One of the things I’ve learnt over the years is that a choice is never made in isolation. Our lives can be very self focused. We often think about what a choice will mean for ourselves individually, but not necessarily for those around us. This is one of the hardest things to do, I suspect. Human beings are, by nature, self centred. Sometimes maturity brings with it a more all encompassing point of view. Sometimes it doesn’t.

I think we often forget that our choices can have far reaching ramifications. I think we’re often so caught up in ourselves, that we don’t think about the wider community, or we choose to ignore it.

This week there’s been a large focus on domestic violence here in Australia – and rightly so. In NSW (my home state) there are four hundred instances of domestic violence each day. This year, we’ve already seen 34 Australian women killed as a result of domestic violence this year. Although there are men who are victims of domestic violence, the vast majority of victims are women. What drives this?

Human beings can make choices. We can choose to drink, choose to remain ignorant, and choose to behave in certain ways. Some time ago I wrote a blog piece on the sexual harassment of young women in public places, and the sense of entitlement that some young men appear to have in regard to a young woman’s body. Somewhere along the way, these young men have chosen to believe that they have a right to do as they wish, no matter whether the young woman wants them to.

I wonder if this then translates into their intimate relationships? What happens when their partner disagrees with them? What happens is she says she’s tired and doesn’t want to have sex tonight? Does that sense of entitlement, amply demonstrated at a pub or club, spill over into the intimate relationship? Domestic violence is on the rise, and something is fuelling it. We’re theoretically in an enlightened age of gender equality, yet more and more we see signs that perhaps not all is as it should be.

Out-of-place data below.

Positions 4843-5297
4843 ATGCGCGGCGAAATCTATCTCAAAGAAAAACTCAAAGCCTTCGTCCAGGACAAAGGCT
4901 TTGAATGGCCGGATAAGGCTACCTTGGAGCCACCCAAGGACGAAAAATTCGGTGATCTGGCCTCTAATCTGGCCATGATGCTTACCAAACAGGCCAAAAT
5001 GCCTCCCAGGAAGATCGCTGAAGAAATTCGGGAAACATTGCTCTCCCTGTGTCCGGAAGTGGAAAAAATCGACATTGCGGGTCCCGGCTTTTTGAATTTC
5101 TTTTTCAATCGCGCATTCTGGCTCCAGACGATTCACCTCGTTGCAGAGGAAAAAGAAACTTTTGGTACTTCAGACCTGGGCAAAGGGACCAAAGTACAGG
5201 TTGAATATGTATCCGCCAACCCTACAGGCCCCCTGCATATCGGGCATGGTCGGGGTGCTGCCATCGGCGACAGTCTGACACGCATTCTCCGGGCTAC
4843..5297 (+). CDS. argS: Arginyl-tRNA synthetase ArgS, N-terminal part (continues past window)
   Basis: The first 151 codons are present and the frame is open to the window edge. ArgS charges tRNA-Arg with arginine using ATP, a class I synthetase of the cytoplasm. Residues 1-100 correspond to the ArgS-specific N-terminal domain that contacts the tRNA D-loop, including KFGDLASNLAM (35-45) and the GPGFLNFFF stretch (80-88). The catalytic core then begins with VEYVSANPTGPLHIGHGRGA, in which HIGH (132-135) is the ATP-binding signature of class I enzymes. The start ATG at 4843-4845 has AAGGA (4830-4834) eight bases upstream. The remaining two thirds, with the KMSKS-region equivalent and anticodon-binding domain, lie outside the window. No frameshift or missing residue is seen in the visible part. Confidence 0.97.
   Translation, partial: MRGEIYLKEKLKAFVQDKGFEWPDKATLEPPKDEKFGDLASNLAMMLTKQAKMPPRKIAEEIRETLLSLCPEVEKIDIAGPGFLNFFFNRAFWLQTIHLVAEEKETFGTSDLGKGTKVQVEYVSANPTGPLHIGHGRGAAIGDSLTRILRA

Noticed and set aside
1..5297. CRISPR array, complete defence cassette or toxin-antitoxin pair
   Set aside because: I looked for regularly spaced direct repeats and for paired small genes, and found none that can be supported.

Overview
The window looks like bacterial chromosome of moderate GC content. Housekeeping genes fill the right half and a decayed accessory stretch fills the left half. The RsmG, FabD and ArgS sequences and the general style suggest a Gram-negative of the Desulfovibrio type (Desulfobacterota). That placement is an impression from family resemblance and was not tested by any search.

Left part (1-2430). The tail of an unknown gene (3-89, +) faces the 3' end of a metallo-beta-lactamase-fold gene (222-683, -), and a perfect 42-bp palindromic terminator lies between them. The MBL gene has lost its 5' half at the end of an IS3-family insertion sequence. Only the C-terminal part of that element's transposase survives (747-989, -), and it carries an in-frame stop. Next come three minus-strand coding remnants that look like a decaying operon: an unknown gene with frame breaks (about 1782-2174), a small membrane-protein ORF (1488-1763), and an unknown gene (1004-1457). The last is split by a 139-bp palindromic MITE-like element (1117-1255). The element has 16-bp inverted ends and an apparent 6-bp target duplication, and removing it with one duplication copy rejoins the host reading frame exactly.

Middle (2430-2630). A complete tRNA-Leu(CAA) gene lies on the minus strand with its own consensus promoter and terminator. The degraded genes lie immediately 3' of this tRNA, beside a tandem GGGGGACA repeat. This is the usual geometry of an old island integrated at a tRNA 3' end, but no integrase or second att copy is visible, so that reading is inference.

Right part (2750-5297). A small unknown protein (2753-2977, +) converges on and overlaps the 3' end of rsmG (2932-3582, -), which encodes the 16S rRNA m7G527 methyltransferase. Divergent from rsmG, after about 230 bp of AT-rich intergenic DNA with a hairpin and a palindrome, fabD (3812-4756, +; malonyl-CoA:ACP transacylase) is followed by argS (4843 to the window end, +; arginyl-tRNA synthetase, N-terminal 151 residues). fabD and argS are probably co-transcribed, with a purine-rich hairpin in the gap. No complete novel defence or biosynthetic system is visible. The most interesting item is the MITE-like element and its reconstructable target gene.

Intimate partner violence is a choice. It has enormous ramifications upon not only the victimised spouse, but the entire family, and it then spills over into the community. We see damaged kids, who are then often educationally disadvantaged, socially disadvantaged and economically disadvantaged. More often than not, the cycle repeats itself in a devastating self defeating circle of despair.

I’m fortunate enough to have married a man who is everything I could ever want in a partner, and my parents celebrated fifty years of very happy marriage last year. I have no intimate experience of domestic violence, and I’m thankful for that, but my heart aches for those trapped in damaging relationships, and for those whose choices have led them down the path of violence.

What’s the answer? I don’t know precisely – I wish I did. I do know that it’s enormously important to encourage people to think – to think about their choices, and both the short and long term effects of them. The thing that I come back to time and time again, is that it’s always a choice. Bad choices are usually made out of selfishness and self focus. They’re usually about instant gratification and instantaneous short term reward. Good choices are often harder, because they involve self sacrifice, patience, and forethought. When our selfish desires are placed in the context of long term outcomes, sometimes it puts things in perspective. When children are taught to think ahead, to reason, and to look at right and wrong, and how they’d like to be treated themselves, sometimes they make better choices.

We can only hope.


Get every new post delivered to your Inbox.

Join 3,578 other followers